It has always been a concern that the recent evidence and media news for Vegetarians showed that a soy based diet would decrease Testosterone levels. I have been an Ovo lacto Vegetarian for 27 years and I am excited to see the correlation of exercise, diet and supplementation will play on my normal salivary Testosterone and Cortisol levels.


A 44 year old Ovo lactoVegetarian male was tested over a 4 month period using various methods of interval training and resistance Kettlebell workouts. Salivary Cortisol and Testosterone tests were also performed in the early am upon waking up thru ZRT Laboratories.  Normal Observed Reference ranges were based upon a healthy 44 years old male for Testosterone was 58-120 mg. and Morning Cortisol 3.7 to 9.5. These tests were taken monthly with no other nutritional supplementation in the athletes diet, except 2 Tablespoons Organic Flax seed oil, MHP Probolic SR Protein powder 1 scoop daily, 2 scoops of FLUID recovery drink and I scoop of BSN Creatine 2 times a week. My diet also included 6-7 eggs per week, 2 cheese servings per week with 3 Soy (soy/rice milk, Tofu or soy based protein) based servings a day. The First month consisted of Moderate Kettlebell 2 times a week and Moderate Level (4 total) Cycling Intervals 2 times a week. The Second month involved Heavy Kettlebell 3 times a week and Moderate Level (4 intervals) Cycling Intervals 3 times a week. The Third month was Light Kettlebell 2 times a week and High Level (7 total) Cycling Intervals 3 times a week. The Fourth month training routine consisted of Heavy Kettlebell 2 times a week and High Level (4 total) Cycling Intervals performed 4 times a week. 1st Endurance Product Optygen HP was taken daily for the Two months at the recommendation supplementation intake of 4 capsules 1 time a day. All power and wattage calculations were performed and recorded with the Cycleops Powertap SL+ powermeter with iPhone Digifit Power Connect.  The Weider Adjustable Powerbell was used for all resistance weight training Kettlebell exercises with mild (20lbs.), moderate (30 lbs.) and heavy (40 lbs.).





My review of the recent testing revealed that initially a baseline moderate level resistance Kettlebell training (30lbs.) and interval cycling has a minimal impact on increasing Testosterone levels and has reduction of salivary Cortizol. The Second phase of training validated the use of heavy resistance Kettlebell training (40lbs.) and the overall increase in Testosterone and Cortizol levels. This type of training also decreased the power and wattage output on the bike by 9.7 percent. The Third phase introduces Optygen HP combined with Light Kettlebell (20lbs.) and 7 high intensity intervals at 3 times a week showed a decrease in Testosterone by 7 percent and a minimal change in Cortisol levels, but a 8 percent increase in power and watts on the bike. The final and Fourth training phase which consisted of 2 times a week Heavy Kettlebell (40lbs.) and 4 high level cycling intervals performed 4 times a week. The Testosterone hormone level increased by 8 percent with a slight increase of Cortizol, but a continual increase of  8 percent in power and wattage levels.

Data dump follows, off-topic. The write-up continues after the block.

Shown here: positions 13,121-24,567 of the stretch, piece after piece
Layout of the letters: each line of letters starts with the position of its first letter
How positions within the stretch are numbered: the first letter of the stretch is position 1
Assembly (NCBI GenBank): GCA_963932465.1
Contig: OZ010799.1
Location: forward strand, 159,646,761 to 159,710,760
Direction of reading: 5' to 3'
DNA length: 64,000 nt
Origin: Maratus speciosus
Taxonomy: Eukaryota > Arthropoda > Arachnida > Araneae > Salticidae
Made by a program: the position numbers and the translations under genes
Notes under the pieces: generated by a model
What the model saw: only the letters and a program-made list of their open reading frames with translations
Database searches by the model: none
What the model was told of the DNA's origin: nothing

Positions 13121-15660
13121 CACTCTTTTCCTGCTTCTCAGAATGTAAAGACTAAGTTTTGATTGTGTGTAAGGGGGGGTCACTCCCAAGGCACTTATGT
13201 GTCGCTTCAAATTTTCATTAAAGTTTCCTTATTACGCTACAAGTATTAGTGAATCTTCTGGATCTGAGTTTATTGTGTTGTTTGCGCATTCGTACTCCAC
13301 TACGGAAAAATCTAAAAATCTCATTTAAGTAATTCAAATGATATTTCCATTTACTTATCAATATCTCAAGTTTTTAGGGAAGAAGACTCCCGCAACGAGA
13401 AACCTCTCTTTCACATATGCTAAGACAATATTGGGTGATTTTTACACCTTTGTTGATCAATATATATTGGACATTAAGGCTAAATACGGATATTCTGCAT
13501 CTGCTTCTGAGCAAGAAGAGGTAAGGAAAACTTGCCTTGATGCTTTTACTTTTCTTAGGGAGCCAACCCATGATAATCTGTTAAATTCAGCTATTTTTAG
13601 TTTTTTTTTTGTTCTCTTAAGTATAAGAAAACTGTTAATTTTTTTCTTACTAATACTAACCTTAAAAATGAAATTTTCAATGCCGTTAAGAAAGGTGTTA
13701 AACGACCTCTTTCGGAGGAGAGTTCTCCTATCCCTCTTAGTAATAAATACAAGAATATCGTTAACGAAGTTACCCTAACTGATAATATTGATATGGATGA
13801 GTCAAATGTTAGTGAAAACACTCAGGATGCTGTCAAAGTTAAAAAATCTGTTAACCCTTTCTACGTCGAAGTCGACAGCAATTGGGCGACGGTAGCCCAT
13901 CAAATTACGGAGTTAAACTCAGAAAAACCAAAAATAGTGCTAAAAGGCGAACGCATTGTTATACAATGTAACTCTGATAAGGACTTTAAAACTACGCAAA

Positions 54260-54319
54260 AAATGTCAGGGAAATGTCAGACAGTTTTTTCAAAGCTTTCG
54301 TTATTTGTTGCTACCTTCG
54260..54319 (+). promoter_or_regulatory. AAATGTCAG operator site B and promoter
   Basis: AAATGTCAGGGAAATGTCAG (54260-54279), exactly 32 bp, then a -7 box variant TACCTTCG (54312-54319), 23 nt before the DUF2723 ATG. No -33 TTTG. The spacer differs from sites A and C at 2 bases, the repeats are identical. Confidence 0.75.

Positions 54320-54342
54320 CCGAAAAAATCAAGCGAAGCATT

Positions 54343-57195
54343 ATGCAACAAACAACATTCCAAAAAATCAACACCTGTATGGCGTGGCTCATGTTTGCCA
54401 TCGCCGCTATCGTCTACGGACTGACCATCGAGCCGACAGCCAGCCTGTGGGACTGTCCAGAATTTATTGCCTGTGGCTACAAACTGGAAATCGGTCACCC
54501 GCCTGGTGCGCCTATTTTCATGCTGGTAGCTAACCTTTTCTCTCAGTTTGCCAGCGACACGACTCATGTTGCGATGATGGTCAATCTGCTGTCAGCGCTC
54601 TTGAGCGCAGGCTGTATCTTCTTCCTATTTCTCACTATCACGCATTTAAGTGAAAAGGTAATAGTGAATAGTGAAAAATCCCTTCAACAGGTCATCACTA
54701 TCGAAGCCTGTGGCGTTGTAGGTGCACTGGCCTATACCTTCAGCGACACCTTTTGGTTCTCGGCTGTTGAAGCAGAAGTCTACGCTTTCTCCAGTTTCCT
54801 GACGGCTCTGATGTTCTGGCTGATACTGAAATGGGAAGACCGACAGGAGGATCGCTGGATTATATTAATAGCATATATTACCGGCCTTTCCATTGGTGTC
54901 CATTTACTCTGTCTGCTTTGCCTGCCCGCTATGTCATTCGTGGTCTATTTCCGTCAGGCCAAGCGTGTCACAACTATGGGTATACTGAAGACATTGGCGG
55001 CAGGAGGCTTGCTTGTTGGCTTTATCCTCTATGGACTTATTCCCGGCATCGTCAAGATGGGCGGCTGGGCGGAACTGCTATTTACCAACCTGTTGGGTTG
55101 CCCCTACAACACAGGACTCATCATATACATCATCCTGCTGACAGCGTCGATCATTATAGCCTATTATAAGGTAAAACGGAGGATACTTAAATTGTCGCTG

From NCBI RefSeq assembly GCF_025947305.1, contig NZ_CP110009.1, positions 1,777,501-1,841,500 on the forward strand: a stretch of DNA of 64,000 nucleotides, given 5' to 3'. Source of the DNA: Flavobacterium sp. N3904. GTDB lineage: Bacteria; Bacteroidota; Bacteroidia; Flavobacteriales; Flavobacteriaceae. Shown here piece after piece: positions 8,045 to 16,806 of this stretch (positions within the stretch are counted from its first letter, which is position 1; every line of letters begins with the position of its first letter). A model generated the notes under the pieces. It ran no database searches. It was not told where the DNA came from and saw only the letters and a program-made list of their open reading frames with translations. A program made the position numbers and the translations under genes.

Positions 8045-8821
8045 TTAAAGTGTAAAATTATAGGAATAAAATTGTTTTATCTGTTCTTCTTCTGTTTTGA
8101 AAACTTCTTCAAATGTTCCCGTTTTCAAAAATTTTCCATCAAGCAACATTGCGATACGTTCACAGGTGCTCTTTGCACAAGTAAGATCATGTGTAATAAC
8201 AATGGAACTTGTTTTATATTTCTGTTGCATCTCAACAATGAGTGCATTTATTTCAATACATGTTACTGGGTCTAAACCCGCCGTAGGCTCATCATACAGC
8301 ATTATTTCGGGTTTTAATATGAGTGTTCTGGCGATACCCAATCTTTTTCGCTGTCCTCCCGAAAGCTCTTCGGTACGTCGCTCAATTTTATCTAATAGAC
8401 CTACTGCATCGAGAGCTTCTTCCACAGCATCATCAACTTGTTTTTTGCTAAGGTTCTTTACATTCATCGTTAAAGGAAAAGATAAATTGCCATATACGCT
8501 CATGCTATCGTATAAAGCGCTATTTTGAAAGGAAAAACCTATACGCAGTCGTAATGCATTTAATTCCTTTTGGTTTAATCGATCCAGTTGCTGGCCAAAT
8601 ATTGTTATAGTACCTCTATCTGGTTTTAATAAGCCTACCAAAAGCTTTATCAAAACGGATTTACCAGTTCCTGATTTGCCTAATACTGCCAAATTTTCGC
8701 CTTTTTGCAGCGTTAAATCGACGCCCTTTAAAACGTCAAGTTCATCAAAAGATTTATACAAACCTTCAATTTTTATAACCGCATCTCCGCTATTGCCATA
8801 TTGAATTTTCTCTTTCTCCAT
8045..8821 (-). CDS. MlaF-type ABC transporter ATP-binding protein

The best results showed that when taking Optygen HP and the use of Heavy resistance weight training combined with 4 interval cycling training had the highest level of testosterone increase while maintaining within normal limits of salivary Cortisol. Power and wattage significantly increased along with a decrease in overall bodyweight while on Optygen HP from 1st Endurance. This study also validated that high level resistance weight training will increase initial Testosterone levels by 7 percent. I also feel that the seven cycling intervals that decreased the Testosterone levels by 8 percent, which was consistent with increased training volumes interval overload beyond the 4 research study by J.P. Kirwan. In consideration with a long term Vegetarian diet and the use of daily soy based products have no documented impact on Testosterone hormone levels in a healthy 44 year old male.



European Journal of Applied Physio, 2004, 91(5-6):698-707

Journal Applied Physiol, 1988, 65:2406-2412

Journal of Strength and Conditioning Res, Feb 2003, 17(1):129-39

Journal of Sports Sciences, 2004, 22(5):465-478


Kirwan, J.P., D.L. Costill, M.G. Flynn, J.B. Mitchell, W.J. Fink, P.D. Neufer, and J.A. Houmard. Physiological responses to successive days of intense training in competitive swimmers. Med. Sci. Sports Exerc. 20(3): 255-259, 1988

Journal of Strength and Condition Research, Plasma and Salivary Steroid Hormone Responses of men to High Intensity Cycling and Resistance Exercise; John Hough et al.; January 2011

Volek, Jeff S., William J. Kraemer, Jill A. Bush, Thomas Incledon, and Mark Boetes. Testosterone and cortisol in relationship to dietary nutrients and resistance exercise. Jour. Appl. Physiol. 82(1): 49–54, 1997


Bucci LR; Selected herbals and human exercise performance. Amer Jour Clin Nutr. 2000 Aug 72(2).